If an insurer is determined to have breached the duty to defend, consequences will attach. It may be that the insurer must pay for the defense costs that it otherwise owed. Or the consequences may be much harsher – the insurer may lose the right to assert otherwise applicable defenses to indemnity...

Ten Most Significant Insurance Coverage Decisions Of 2014 – The Loudest Case Yet To Conclude That A Reservation Of Rights Letter Was Ineffective For Lack Of An Adequate Explanation

In Advantage Builders & Exteriors, Inc. v. Mid-Continent Casualty Co., -- S.W.3d – , 2014 Mo. App. LEXIS 975 (Mo. Ct. App. 2014), [ enhanced version available to lexis.com subscribers ], Mid-Continent’s insured, Advantage Builders, was sued for construction defects. Mid-Continent undertook...

Attorney's Fees Awarded; Bad Faith Conduct by DOS, USCIS: Guerra v. USA

"After careful review of the record during the course of these proceedings, as well as consideration of the conduct underlying the litigation, the Court finds that this is the exceptionable case where an award of bad faith fees is necessary to compensate Plaintiffs for needless and improper delay...

No Coverage – No Suit Against Insurer: Insurer May Litigate Coverage Dispute

In Quihuis v. State Farm Mut. Auto. Ins. Co ., — Fed.Appx. —-, 2014 U.S. App. LEXIS 24449 (C.A.9 (Ariz.) 12/24/14), [ enhanced version available to lexis.com subscribers ], the Ninth Circuit Court of Appeal, tracking Arizona law, was asked to allow an insured to sue its insurer for improper...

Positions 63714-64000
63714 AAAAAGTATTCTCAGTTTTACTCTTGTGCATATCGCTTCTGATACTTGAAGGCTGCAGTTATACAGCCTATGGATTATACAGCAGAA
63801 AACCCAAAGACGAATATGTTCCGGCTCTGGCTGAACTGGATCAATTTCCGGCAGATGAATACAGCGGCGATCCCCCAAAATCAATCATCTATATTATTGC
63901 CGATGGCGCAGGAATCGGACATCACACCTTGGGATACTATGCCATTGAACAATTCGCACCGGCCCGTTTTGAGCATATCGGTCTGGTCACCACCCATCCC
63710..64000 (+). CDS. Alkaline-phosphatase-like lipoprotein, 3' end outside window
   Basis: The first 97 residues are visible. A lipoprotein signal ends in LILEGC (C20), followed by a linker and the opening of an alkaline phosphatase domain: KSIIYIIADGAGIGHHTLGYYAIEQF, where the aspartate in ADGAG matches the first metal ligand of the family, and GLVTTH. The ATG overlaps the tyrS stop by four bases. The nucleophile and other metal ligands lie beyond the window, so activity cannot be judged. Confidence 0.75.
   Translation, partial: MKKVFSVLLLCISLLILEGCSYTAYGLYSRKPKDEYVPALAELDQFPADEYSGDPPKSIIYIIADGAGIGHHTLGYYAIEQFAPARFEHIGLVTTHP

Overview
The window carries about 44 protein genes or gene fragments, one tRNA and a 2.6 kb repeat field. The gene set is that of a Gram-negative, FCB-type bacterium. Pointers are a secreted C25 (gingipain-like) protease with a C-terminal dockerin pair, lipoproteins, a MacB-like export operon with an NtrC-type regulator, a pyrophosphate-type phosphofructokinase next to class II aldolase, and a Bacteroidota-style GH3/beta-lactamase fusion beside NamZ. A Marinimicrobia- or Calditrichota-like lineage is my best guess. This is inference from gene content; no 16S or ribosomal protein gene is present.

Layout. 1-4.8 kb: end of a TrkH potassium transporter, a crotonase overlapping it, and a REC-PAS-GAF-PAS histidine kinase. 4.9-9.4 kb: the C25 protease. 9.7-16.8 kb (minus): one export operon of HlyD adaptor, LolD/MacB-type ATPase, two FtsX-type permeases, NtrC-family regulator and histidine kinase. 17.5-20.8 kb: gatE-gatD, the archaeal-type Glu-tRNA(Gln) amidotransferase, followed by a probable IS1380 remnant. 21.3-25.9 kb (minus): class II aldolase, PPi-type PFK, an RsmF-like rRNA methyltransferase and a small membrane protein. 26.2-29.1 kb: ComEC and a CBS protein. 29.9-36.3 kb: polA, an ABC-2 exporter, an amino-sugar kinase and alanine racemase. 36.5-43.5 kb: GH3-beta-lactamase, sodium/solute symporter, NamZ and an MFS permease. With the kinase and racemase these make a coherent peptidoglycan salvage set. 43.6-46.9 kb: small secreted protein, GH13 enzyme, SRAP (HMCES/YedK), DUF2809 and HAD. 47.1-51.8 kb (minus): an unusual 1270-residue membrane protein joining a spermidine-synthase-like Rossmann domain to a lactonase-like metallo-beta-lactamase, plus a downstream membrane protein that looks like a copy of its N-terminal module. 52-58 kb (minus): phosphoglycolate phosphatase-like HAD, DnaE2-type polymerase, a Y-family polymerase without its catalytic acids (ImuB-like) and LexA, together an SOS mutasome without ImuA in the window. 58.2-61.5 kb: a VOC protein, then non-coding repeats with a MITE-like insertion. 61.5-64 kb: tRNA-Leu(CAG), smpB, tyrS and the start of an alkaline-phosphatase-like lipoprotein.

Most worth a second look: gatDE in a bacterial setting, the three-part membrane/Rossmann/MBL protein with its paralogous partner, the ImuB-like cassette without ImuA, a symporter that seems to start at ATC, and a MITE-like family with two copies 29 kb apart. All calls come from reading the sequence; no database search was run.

The Coverage Action 'Fixed' Bad-Faith Damages: Are The Total Damages Binding?

By Hudson Jones I. Introduction Florida state and federal courts struggle with excess damage verdicts in first-party bad-faith actions arising out of uninsured motorist/underinsured motorist (UM) coverage. Recent case decisions produce mixed results for insurers. But mention UM coverage, bad faith, and...

Class: Insurer Acted In Bad Faith In Relying On Earth Movement Exclusion (Watch The Videos)

RENO, Nev. — (Mealey’s) Counsel for a class of homeowners on Feb. 3 asked a jury during opening arguments in the Washoe County, Nevada, Second Judicial District Court to find that an insurer acted in bad faith by relying on an earth movement exclusion to deny coverage for damages sustained...

Expert To Jury: Insurer Was Correct In Relying On Earth Movement Exclusion (Watch The Videos)

RENO, Nev. — (Mealey’s) An insurer on Feb. 11 provided expert testimony to a jury in the Washoe County, Nevada, Second Judicial District Court that an earth movement exclusion was properly applied to disclaim insurance coverage ( Elizabeth Reimers, et al. v. Everest Indemnity Insurance Co...

Jury Awards $4.5 Million To Homeowners’ Class For Insurer’s Bad Faith (Watch The Videos)

RENO, Nev. — (Mealey’s) A jury in the Washoe County, Nevada, Second Judicial District Court on Feb. 13 awarded $4.5 million in compensatory damages for a commercial general liability insurer’s breach of its duty of good faith and fair dealing in declining a defense and indemnity for...

Mississippi: In Bad Faith Case, Evidence of Insurer’s Actions Prior to Exhaustion of Administrative Remedies Was Admissible

A Mississippi appellate court held that the requirement that an employee exhaust his or her administrative remedies before filing a lawsuit for bad faith refusal to pay for disputed medical services and supplies merely ensured that the state’s Workers’ Compensation Commission had determined...